Dr McDevitt said the rate had only risen “slightly” in the last decade and that the rise was “not in line with inflation”. He said the rate was now just 3p more this year than last, which was the first increase in several years.
General practice was already “maxed out” with its growing workload, he added.
He warned that the workloads, plus a continuing dispute with the government over GP pay and pensions, was beginning to put many medical students off choosing general practice.
He said: “We are starting to see a recruitment crisis. For example, there are currently 15 posts for GPs in the Highlands that have not been filled. The more GP workloads increase, the less attractive the role will be. This is obviously very worrying.”
However, despite these issues, Dr McDevitt said the BMA welcomed the drive to expand the flu vaccination campaign to children, saying: “By vaccinating children it will benefit the whole community.”
Margaret Watt, chairwoman of campaign group the Scotland Patient Association, said: “It is the same old story – not enough staff to carry out what is needed.
“Surely to goodness politicians and health board bosses should be able see the benefits to both health and finances, in the long term, of making sure there are enough people to give people these vaccines.
“One initiative we’d be in favour of is health boards keeping lists of retired nurses with the skills and experience to help out … It is such a waste they are not called on at time like this.”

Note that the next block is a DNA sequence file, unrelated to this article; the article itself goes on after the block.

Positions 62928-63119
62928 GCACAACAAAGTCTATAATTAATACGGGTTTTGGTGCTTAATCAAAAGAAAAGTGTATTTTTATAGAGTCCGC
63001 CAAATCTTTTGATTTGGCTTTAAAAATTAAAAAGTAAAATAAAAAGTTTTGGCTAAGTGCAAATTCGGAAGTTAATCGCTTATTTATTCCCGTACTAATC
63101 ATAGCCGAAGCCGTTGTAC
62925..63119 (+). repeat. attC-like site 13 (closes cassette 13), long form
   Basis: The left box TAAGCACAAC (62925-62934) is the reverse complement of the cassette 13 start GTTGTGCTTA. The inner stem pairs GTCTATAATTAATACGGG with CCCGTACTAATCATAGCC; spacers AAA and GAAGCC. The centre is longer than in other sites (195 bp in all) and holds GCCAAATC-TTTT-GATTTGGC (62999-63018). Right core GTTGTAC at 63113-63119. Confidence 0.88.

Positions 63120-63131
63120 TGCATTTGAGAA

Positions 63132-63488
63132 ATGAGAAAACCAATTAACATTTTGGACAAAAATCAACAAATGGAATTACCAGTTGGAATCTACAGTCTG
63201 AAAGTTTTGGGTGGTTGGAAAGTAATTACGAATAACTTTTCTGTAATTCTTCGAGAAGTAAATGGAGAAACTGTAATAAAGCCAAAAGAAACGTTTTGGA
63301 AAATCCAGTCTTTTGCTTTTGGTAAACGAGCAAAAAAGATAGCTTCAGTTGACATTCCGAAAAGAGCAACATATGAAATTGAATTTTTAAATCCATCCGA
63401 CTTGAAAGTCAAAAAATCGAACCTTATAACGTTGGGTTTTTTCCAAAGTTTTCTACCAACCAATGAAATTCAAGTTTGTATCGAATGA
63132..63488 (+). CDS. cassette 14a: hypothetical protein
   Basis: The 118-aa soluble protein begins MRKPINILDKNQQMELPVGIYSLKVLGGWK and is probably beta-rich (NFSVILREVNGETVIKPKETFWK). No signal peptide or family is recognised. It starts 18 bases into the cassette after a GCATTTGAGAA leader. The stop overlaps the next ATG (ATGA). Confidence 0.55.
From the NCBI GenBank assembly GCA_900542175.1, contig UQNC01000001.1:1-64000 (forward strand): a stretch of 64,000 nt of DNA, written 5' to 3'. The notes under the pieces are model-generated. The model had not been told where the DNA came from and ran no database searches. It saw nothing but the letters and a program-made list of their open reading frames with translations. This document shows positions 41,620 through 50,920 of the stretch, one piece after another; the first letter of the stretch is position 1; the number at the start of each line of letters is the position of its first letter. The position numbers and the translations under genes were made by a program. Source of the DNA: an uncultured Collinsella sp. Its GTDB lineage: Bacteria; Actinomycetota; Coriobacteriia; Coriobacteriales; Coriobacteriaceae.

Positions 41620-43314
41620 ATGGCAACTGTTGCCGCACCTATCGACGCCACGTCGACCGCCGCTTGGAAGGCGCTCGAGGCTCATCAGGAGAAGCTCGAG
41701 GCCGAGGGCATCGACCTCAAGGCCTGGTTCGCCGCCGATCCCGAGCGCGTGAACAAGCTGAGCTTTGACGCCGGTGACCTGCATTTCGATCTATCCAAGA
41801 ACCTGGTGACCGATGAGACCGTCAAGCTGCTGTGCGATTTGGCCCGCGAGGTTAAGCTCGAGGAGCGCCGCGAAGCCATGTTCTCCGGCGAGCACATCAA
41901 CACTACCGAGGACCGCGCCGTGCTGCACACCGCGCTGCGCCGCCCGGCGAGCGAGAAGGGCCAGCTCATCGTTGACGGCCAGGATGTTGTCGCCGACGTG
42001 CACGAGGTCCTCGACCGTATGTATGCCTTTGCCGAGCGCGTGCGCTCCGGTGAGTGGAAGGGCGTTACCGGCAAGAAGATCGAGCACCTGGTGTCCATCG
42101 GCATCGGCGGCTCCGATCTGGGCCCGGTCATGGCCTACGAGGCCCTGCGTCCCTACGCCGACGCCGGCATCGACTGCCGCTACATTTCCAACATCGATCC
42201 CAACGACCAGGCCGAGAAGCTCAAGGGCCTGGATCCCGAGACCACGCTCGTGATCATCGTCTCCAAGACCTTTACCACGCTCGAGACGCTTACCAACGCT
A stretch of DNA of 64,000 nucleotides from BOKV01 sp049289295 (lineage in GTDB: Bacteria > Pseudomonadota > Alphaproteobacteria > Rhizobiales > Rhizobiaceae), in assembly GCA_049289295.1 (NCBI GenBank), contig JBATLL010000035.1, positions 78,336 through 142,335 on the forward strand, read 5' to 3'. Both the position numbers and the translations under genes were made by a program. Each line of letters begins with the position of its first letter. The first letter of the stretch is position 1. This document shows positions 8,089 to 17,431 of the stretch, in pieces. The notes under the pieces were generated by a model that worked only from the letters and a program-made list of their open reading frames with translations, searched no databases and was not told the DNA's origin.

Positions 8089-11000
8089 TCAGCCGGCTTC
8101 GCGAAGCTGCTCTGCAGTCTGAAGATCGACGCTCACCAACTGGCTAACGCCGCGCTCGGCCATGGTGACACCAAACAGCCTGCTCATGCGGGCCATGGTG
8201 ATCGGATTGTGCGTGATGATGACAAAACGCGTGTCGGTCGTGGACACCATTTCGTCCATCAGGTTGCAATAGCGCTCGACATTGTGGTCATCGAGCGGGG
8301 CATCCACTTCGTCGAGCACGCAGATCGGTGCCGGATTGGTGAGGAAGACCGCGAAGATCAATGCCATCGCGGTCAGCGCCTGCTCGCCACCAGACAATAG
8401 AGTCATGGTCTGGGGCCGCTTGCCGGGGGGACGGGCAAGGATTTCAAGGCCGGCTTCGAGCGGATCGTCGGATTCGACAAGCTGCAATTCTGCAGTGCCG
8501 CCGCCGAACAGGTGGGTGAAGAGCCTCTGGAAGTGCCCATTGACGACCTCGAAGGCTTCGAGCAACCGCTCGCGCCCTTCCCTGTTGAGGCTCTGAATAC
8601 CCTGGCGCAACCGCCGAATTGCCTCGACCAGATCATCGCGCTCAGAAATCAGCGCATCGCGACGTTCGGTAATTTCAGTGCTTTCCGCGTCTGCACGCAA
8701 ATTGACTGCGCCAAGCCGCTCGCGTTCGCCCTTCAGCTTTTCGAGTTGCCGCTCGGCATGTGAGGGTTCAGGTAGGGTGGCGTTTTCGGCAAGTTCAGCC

A Scottish Government spokeswoman said: “Scotland’s successful immunisation programme brings great public health benefits.
“We have been working closely with health boards and GPs to ensure that these programmes can all be delivered safely and effectively.”
A spokeswoman for NHS Highlands said of the GP vacancies in the region: “Parts of remote and rural communities are facing significant challenges to recruit and retain GPs, hospital doctors and other professionals. There is a growing consensus of the need to explore new models of service delivery.”
Timetable for changes in the interests of better health
From September, people aged 70 and 79 in Scotland will be vaccinated against shingles.
In years two, three, four and five onwards more of the 70-79 age group will be offered the vaccine until, ultimately, only people aged 70 need to be targeted.
The programme is expected to cost around £2.8 million in its first year – and save the same amount in fewer hospital stays, doctors appointments and prescriptions All babies in Scotland born on or after 1 May this year will be offered vaccination against rotavirus. Last November, the Scottish Government announced babies in Scotland will be vaccinated against a vomiting and diarrhoea bug from September. It said the programme would cost about £2.5m per year. Currently, around 1,200 babies have to go to hospital every year. It is thought the vaccine could result in 70 per cent fewer rotavirus-related hospital stays.
From autumn, there will be a phased rollout of the new childhood flu programme – the extension of the seasonal flu programme to all children aged two to 17 years. The programme will be phased over the next two to four years. Younger children will be vaccinated against first, with older ages to follow.
It is likely school nurses will have to help with this programme when school-aged children are to be immunised, the BMA has said.
From June, there will also be changes to the current schedule for administering the Meningitis C vaccine.